Visiting the Italian capital soon? Discover the most famous landmarks in Rome!
Rome is one of the most beautiful cities in the world. It’s filled with history, art, culture and delicious food.
From the Roman times to the Renaissance, there are so many beautiful Roman landmarks to discover in the city.
If you love history and art, you will be in for a treat here! Rome truly has it all!
So, are you ready to discover the most iconic landmarks in Rome, Italy?
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Table of Contents
Most iconic landmarks in Rome
Let’s get started with the good stuff here and discover the most beautiful landmarks in Rome, Italy!
VISITING ROME SOON? If you are planning on visiting several landmarks in Rome including the Colosseum, the Vatican Museums and the Castel Sant’Angelo, you should consider taking the Roma Pass.
It includes tickets for all the main attractions as well as 1 or 2 skip-the-line which will come in very handy. It will save you time and money. See prices here.
The Colosseum is the most famous landmark in Rome.
Located on Palatine Hill, you can easily get there with the metro (exit Colosseo, line B) or on foot from Termini Station or Piazza Venezia.
This Roman ampheteatre was built in 70 AD for Vespasian and officially inaugurated in 80 AD by Emperor Titus.
The opening was celebrated with 100 days of gladiatorial games.
With 4 stories, 8 entrances and 50,000 seats, the Colosseum became (and remained to this day!) the largest amphitheatre in the world!
There were many different entertainment shows organised at the Colosseum during Roman times including gladiator games, reenactments, dramas, theatre…
Unfortunately, the Colosseum was hit by a series of earthquakes in the 5th century which is why 2/3 are now missing.
HOW TO VISIT: The Colosseum is one of the most visited attractions in the world and should definitely be on your Rome bucket list!
You can buy tickets at the entrance directly however, it gets so busy that you may have to wait for hours (even if you show up hours before the opening).
To make sure you don’t spend your time in Rome queuing, make sure to book your tickets well in advance. You may also want to consider a skip-the-line ticket or a guided tour.
There is a lot to learn about the Colosseum and booking a guided tour is a great choice especially since guides get to skip the line!
PRO TIP: if you are planning on visiting several landmarks in Rome, you may want to consider getting the Rome All-Access card.
It includes a skip-the-line ticket for all the main attractions (Vatican Museums, Sistine Chapel, Colosseum, Roman Forum, Palatine Hills and St Peter’s Basilica). It’s very good value for money and works out way cheaper than buying each ticket one by one. Click here to see the price.
The Spanish Steps are located on the Piazza Di Spagna which is the most central square in Rome.
The piazza itself is very pretty and boasts quite a few other landmarks such as the baroque-style Barcaccia Fountain.
But the most noticeable landmark here are the Spanish Steps.
The famous staircase goes all the way from Piazza di Spagna to the renowned church Trinità dei Monti.
They were built in 1723. Unlike what you may think, there is actually not much of Spanish about these steps.
They were designed by an italian architect, Francesco De Sanctis, and funded by a Frenchman, Stefano Gueffier.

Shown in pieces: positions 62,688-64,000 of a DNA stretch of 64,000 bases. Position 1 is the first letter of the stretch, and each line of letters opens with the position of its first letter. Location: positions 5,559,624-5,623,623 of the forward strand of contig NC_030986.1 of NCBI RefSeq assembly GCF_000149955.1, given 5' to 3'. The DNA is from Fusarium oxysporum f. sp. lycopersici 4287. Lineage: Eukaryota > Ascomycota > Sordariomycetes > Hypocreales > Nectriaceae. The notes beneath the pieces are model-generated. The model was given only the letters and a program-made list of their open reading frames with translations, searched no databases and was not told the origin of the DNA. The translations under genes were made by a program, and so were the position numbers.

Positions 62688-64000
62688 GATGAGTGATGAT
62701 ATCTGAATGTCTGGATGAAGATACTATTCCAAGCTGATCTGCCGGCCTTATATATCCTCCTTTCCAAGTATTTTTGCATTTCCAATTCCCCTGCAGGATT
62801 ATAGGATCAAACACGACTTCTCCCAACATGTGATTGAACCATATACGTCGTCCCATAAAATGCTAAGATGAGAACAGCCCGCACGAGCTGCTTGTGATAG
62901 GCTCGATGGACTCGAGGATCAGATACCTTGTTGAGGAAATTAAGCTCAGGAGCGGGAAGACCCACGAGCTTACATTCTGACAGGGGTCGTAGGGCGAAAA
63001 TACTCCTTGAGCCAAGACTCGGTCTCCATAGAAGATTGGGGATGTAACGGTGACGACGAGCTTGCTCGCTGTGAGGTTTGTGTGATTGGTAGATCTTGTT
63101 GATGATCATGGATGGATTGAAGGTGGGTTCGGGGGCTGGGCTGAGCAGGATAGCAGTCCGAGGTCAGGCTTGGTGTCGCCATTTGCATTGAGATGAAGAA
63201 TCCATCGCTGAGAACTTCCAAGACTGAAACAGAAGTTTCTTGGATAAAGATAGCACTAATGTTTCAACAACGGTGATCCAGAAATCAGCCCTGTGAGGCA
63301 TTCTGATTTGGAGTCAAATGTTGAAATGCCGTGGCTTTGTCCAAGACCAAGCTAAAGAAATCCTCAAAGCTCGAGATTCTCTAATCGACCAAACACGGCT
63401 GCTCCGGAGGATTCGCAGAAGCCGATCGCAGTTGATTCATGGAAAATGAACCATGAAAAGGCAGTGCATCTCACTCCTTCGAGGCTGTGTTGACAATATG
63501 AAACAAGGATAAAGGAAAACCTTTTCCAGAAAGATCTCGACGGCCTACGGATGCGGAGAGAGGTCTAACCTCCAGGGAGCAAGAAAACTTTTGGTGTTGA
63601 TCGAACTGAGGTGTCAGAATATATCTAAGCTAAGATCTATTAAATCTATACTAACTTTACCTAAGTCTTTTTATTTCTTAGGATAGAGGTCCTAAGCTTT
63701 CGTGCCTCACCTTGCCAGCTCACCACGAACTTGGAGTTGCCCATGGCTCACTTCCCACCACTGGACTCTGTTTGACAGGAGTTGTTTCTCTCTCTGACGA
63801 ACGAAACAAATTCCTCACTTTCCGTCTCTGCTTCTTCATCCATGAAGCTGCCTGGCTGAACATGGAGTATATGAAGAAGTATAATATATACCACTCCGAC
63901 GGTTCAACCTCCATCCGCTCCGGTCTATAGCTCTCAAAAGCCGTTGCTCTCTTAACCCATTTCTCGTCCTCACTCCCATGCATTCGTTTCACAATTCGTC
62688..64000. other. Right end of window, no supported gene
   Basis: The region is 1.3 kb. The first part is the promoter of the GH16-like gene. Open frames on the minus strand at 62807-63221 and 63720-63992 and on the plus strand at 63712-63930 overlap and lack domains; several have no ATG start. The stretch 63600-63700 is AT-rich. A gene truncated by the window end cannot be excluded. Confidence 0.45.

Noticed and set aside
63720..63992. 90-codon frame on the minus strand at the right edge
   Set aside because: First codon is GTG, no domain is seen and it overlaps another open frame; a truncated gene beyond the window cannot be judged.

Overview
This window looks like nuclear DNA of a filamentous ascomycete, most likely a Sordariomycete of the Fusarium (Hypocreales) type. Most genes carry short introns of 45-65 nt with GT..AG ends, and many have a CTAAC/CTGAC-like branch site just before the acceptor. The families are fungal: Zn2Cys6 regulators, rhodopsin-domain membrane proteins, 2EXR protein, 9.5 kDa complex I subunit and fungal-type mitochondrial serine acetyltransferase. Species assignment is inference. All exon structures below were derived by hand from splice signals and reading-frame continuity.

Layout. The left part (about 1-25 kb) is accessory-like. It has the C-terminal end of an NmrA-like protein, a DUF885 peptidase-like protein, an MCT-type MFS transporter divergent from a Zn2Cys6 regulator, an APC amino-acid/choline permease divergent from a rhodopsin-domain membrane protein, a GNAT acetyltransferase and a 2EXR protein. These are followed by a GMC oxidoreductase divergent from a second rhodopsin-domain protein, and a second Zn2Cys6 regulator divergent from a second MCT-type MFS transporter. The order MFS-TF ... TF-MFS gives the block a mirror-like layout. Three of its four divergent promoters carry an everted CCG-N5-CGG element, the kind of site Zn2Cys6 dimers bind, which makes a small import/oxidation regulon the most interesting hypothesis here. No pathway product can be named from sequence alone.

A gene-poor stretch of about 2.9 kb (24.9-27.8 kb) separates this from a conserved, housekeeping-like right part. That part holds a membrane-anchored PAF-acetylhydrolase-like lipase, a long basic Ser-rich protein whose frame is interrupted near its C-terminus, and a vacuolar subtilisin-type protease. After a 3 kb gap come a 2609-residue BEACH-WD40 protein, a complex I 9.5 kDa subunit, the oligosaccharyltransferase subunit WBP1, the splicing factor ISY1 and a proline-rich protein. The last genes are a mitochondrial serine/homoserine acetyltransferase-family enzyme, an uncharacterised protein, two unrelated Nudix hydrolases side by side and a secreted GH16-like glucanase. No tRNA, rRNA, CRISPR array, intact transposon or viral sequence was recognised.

If one thing, they should have been called French Steps! So why aren’t they?
Here is an interesting fact! The Spanish Embassy used to be located on Piazza di Spagna (which means Spain’s Square in Italian) and the steps built were connecting the embassy to the church. That’s why they are called Spanish Steps!
HOW TO VISIT: You can visit the Spanish Steps for free however, be aware of pickpockets in this area of the city.
To get to the Spanish Steps, you can take metro (Station Spagna, Line A) or walk there.
As you get to the Piazza, you’ll see the steps straight away. Make sure to walk all the way up so you can enjoy the views!
PRO TIP: This is one of the busiest places in Rome so if you want to avoid the crowds and get beautiful photos, make sure to get there early.
You may also want to go on a walking tour of Rome to learn more about the Spanish Steps and other landmarks in the city centre. Click here to see the latest prices.
The Trevi Fountain is one of the most beautiful fountains in the world.
Located in Rome city centre, you can easily get there on foot however, as you reach the Piazza de Trevi, you might be surprised by how small this square is.
It was designed by Italian architect Nicola Salvi and the construction started in 1732. It took 30 years to complete!
The fountain is 26.3 metres high and 49.15 metres wide. It is a wonderful tribute to Greek and Roman mythology as it features statues of Oceanus (with a chariot and seahorses), Abundance and Health.
It was featured it many movies including La Dolce Vita, where you can see Marcello Mastroianni and Anita Ekberg in the fountain (which is illegal by the way, don’t try that yourself!).
HOW TO VISIT: It is free to visit the fountain of Trevi. You can easily walk there and sit on the steps in front of the fountain to enjoy the views.
Please note that the piazza is very small and it gets over crowded. Make sure to get there early in the morning to enjoy the experience.
It’s also worth mentioning that according to the legend, if you toss a coin in the Trevi Fountain, you will come back to Rome!
To learn more about this landmark, consider going on a Fountains and Piazzas walking tour of Rome. Click here to see the prices.
St Peter’s Basilica
St Peter’s Basilica is located on St Peter’s Square in the Vatican city.
The Vatican City is one of the smallest countries in the world and is an enclave in Rome. That’s where the Pope live.
St Peter’s Basilica is the papal church and that’s where all the main Catholic celebrations and masses are held.